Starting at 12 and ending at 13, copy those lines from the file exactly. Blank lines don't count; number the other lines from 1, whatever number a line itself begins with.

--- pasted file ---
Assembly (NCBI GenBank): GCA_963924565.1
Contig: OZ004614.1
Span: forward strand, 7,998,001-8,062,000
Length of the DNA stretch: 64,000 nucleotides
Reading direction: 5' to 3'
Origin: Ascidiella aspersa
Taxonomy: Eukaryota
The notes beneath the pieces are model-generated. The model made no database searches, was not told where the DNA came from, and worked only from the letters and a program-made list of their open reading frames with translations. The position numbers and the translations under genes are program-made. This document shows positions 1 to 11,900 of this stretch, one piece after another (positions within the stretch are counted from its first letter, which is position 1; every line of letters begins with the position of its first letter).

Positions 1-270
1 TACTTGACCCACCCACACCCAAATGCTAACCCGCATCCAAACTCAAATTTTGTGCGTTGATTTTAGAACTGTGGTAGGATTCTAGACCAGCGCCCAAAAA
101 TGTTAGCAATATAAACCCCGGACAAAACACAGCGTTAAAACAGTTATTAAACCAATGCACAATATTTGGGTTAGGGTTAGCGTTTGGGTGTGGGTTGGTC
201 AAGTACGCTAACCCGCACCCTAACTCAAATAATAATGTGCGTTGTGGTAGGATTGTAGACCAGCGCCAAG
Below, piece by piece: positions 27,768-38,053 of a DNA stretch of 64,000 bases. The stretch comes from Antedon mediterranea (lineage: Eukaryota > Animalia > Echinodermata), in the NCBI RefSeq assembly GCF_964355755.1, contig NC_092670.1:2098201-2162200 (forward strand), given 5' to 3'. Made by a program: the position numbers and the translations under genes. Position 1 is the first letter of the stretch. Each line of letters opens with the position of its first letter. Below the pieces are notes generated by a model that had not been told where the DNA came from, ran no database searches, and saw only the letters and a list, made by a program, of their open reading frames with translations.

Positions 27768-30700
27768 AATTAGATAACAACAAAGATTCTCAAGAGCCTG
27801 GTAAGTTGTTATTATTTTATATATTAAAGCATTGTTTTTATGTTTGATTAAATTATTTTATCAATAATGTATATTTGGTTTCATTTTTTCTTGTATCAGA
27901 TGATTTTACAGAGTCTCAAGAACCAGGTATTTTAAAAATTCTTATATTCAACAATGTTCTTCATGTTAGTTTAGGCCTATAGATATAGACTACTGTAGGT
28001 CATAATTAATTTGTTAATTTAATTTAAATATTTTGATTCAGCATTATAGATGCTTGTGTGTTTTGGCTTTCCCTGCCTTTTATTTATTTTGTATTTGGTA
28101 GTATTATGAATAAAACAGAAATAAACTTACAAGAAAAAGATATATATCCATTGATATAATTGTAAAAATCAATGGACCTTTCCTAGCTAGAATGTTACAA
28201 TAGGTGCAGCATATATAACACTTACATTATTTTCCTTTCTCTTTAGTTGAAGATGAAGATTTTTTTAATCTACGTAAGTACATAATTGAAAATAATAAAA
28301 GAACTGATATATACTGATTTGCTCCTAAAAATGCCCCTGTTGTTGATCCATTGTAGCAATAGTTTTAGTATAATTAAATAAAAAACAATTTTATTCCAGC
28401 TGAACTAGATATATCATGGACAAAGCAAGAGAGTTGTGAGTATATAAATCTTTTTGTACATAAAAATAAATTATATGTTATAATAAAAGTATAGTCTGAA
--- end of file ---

201 AAGTACGCTAACCCGCACCCTAACTCAAATAATAATGTGCGTTGTGGTAGGATTGTAGACCAGCGCCAAG
Below, piece by piece: positions 27,768-38,053 of a DNA stretch of 64,000 bases. The stretch comes from Antedon mediterranea (lineage: Eukaryota > Animalia > Echinodermata), in the NCBI RefSeq assembly GCF_964355755.1, contig NC_092670.1:2098201-2162200 (forward strand), given 5' to 3'. Made by a program: the position numbers and the translations under genes. Position 1 is the first letter of the stretch. Each line of letters opens with the position of its first letter. Below the pieces are notes generated by a model that had not been told where the DNA came from, ran no database searches, and saw only the letters and a list, made by a program, of their open reading frames with translations.